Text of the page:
Peyser's feeling about this is not clear. Is he suggesting the death spiral isn't really happening, because that would be a hard point to sell. Does he think people should be happily compliant about the death spiral?
But Peyser does have answers to the Big Picture Issues.
Specifically, district superintendents, state education commissioners, and mayors, in partnership with one another and with charter operators and local and national funders, are developing new systems for breaking down the walls that separate the district and charter sectors, and that reorganize central offices to empower individual schools – both district and charter, alike. This isn’t a veiled attempt to co-opt and regulate the charter sector, in order to “level the playing field” (i.e., force charters to live with all of the dysfunction that district schools suffer under). Instead, it is an effort to liberate all schools from the dead-weight of central management, in exchange for a results-based system of accountability.
Note that he wants to rest assured that this not some attempt to co-opt charters, meaning, I guess, suck them back under some office's control. Instead, he would like to free the public schools from their chains of central office management. Yes, when the charter operators come to take over public schools, they will be greeted as liberators.
Practical steps in this liberation?
Well, Peyser likes a universal enrollment system, like the ones in Newark and New Orleans, where students are thrown in a big single lottery and each student
He likes common school report cards, so that parents can make informed choices about the schools that charter operators will assign students to. Some parents will choose schools with high standardized tests scores, and some parents will decide to send their child to a school with low test scores, I guess. Well, no matter. Newark and New Orleans teach us that most won't get an actual choice anyway.
But common school report cards do help set up another favorite Peyser practice-- bringing charters in to take over or replace "failing" schools. The big bonus here is real estate:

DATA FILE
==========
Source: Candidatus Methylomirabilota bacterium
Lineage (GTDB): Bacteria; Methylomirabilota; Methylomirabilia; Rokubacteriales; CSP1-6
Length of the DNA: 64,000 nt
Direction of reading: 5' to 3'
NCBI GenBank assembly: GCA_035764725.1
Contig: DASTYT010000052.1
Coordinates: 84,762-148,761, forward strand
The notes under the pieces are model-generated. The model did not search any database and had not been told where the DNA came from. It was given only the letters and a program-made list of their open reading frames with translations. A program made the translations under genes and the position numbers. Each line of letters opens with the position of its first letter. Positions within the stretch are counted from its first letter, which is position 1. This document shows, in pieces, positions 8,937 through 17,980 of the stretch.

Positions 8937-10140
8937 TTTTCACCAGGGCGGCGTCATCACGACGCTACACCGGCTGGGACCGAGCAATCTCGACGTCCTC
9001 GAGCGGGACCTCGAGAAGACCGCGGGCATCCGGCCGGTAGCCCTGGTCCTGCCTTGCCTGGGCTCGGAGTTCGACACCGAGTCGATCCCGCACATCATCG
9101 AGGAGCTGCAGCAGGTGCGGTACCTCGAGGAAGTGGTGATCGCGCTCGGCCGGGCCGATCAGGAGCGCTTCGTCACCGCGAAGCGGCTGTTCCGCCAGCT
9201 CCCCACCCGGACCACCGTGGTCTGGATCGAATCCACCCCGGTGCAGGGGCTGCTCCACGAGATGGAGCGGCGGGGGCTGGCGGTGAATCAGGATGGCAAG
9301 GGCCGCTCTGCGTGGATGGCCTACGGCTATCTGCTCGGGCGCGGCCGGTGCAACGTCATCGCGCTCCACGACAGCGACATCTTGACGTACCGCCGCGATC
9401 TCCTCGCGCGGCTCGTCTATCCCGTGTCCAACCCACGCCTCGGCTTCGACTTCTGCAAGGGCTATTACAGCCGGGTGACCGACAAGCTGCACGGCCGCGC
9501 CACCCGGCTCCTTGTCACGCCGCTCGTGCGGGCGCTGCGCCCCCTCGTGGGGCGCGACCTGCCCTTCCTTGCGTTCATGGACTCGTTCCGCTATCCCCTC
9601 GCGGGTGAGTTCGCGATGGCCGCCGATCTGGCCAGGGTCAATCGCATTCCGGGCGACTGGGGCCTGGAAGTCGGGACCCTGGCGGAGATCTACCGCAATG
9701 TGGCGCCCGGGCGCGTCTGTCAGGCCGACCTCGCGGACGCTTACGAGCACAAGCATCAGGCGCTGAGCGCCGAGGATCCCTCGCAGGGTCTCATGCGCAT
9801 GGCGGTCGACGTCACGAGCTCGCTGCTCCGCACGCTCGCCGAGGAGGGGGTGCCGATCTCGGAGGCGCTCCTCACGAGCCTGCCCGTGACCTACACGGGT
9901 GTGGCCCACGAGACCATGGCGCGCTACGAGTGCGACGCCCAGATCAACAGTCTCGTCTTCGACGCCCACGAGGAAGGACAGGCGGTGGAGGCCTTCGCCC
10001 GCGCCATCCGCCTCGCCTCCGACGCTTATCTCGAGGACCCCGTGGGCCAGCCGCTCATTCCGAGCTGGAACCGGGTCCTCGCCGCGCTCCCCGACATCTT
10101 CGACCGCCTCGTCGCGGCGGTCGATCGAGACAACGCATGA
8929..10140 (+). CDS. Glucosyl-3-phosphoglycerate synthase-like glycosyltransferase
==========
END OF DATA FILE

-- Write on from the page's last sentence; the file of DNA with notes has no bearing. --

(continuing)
In exchange, the charter schools can lease or buy the school building, a precious commodity for any growing charter operator.
Because the very best school plans make sure to address the needs of charter operators, and students are not nearly as precious as the buildings they occupy. Peyser likes the Tennessee ASD, and he provides this hilariously understated summary of charter real estate grabbing in New York:
Even when a charter school is not directly replacing a low-performing district school, some districts, like New York, have helped find space for charter operators in underserved communities.
Yes. "Find" space. As in, "While we were looking for a co-location site, we just shoved all these public school kids out of the building and-- voila! We found some space!"
Peyser also wants to be clear that in his perfect School District of Tomorrow, there are plenty of opportunities for folks to cash in on the remaining public schools as well. All sorts of school functions can be shifted to outside contractors and new funding formulas can help turn any low-scoring public school into a fiduciary funnel for private operators. And don't forget-- freedom from those damn contract restrictions so that school leaders can flex their autonomy and deal with teachers as they wish.
All of this would be one more set of musings from a corporate-style, pubic-school-gutting, hedge-fund-feeding charter promoter if it weren't for the fact that this is the guy now in charge of Massachusetts' public education system. No wonder charter sharks like Families for Excellent Schools are now churning the Massachusetts waters, and Boston's mayor has laid out a plan for gutting Boston Public Schools. The only good thing about Peyser is that he's already laid out exactly what he has in mind. None of it is good, but like a big truckload of manure driving toward you across a field, you can at least see it coming.